To see the full Childrens Hospital Colorado story, please follow the URL: https://www.childrenscolorado.org/pediatric-innovation/research/fetal-care-research/neural-tube-defect-repair-research/
Pulmonary Hypertension is a progressive disease that ultimately leads to right heart failure. This K25 award looks at the mechanical and biochemical interaction between the right and left heart, during the progression of this cardio-pulmonary disease. Both sides of the heart are both moving “pumps” that are physically connected to one another. The study utilizes magnetic resonance imaging, computational modeling, and gene expression analysis of animal tissue to establish two key concepts: (1) declining right heart function during pulmonary hypertension can be improved by targeting the left heart; and (2) the left heart can be targeted through genes that control the contraction speed of the left heart muscle. If this approach proves to be successful, it could lead to novel therapies for treating right heart failure in children with pulmonary hypertension.
Kailey Beck, Matt Kiselevach, Vinh Pham and Mackenzie Wilderman traveled with Senior Design Instructor Casey Howard to Coulter College in Atlanta, Georgia at the beginning of August. Coulter College is a workshop (a crash-course of sorts) focused on teaching students how to develop commercially viable device solutions to unmet needs. This year students prepared a summer homework assignment and all the students were excited to work together in a team to represent CU Denver. When the workshop started however, everyone learned that teams would be scrambled and each Coulter College team would be made up of students from 4 different institutions from around the country and that each team would be advised by a faculty member from yet a different institution.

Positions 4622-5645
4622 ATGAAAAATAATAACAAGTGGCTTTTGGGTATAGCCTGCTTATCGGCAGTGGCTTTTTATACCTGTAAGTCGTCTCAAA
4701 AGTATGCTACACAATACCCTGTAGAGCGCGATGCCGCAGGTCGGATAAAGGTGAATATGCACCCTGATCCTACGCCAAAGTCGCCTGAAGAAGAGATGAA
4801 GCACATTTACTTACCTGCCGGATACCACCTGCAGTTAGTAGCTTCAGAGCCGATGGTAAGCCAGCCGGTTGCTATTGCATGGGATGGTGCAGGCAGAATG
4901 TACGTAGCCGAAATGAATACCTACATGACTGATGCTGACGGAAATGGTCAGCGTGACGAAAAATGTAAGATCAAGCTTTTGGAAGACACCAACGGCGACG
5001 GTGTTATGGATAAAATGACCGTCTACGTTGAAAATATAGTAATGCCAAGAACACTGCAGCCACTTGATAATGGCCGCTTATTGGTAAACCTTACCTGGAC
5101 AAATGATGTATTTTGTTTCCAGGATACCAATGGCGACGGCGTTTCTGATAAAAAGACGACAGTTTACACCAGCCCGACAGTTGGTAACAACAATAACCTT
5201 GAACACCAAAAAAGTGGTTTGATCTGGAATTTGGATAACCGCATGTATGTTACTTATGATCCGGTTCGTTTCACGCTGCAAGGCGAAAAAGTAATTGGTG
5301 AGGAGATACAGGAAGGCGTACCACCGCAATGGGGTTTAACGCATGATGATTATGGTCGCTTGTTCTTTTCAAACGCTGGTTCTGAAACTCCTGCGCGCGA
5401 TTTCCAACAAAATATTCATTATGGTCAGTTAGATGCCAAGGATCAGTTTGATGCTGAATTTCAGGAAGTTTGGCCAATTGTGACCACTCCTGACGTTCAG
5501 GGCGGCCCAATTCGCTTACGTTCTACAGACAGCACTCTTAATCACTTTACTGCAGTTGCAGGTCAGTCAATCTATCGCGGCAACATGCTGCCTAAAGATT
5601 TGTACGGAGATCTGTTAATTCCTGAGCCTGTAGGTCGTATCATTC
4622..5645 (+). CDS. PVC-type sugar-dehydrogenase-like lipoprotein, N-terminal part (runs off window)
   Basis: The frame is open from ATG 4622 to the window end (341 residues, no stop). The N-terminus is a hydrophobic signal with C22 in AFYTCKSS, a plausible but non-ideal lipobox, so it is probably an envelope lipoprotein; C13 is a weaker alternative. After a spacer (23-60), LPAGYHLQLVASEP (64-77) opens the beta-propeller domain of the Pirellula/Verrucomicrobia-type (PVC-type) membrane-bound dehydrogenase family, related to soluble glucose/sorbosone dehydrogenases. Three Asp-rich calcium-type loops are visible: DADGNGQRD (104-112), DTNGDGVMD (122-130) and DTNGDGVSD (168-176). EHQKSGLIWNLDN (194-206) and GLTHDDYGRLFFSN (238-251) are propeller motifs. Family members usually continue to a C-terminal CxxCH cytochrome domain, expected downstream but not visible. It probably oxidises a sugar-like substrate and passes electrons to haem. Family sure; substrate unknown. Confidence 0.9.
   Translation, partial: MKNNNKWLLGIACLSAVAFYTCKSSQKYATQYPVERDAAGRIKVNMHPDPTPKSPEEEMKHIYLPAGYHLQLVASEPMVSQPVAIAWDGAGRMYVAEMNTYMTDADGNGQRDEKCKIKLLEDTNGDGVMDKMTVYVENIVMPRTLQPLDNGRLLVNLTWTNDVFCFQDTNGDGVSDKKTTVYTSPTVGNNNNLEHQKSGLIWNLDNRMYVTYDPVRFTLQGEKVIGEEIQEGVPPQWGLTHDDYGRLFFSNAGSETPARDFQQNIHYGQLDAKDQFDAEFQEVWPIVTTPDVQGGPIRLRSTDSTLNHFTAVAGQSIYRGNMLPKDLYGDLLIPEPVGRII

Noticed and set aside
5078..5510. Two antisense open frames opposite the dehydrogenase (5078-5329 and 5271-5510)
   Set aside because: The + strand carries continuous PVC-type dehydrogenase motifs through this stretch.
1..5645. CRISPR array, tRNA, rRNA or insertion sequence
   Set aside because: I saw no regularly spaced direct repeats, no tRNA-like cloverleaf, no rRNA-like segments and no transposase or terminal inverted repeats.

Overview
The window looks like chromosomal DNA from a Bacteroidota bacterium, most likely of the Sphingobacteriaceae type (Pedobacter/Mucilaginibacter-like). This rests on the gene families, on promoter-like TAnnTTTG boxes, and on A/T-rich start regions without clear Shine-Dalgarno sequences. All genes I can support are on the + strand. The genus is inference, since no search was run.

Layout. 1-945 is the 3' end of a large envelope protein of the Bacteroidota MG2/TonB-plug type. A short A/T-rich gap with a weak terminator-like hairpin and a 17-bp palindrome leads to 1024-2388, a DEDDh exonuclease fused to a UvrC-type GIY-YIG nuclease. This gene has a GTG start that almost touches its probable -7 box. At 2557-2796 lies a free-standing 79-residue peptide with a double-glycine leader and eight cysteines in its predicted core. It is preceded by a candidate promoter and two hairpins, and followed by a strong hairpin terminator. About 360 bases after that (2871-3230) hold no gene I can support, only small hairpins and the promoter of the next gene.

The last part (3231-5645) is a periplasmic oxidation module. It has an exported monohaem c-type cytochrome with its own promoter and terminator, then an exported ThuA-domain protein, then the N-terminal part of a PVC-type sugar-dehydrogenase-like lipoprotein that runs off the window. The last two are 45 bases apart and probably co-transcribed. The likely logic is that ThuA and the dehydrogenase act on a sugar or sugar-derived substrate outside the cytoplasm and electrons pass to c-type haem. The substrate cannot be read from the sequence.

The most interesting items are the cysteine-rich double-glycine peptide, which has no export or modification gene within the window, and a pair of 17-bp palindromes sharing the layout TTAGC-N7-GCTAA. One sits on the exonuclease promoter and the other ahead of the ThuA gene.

The CU Denver students all focused on developing solutions in the same ‘need area’ which was: helping alleviate issues with access to healthcare for individuals with disabilities in low resource settings. The student teams worked tirelessly for 3 days to develop and refine concepts and business models. The concepts evolved through conversations with experts, clinicians and industrial designers. The students also learned about topics such as Intellectual Property, medical device reimbursement, funding and business models, clinical trials, and regulatory pathways.
The teams gave a concept pitch on day 2 and a final 8 minute venture-style pitch on the concluding day of the conference. Prizes were awarded in each need area. All of the CU students and teams came up with interesting solutions tackling various issues including pressure sores and beyond. Mackenzie Wilderman and her team won both pitch contests in their ‘need area’.
This experience should provide a great foundation to help the students in their capstone design experience this academic year.
Daewon Park, assistant professor of bioengineering, received American Heart Association Grant-in-Aid with his research titled “Engineered biomimetic injectable system towards cardiac repair”.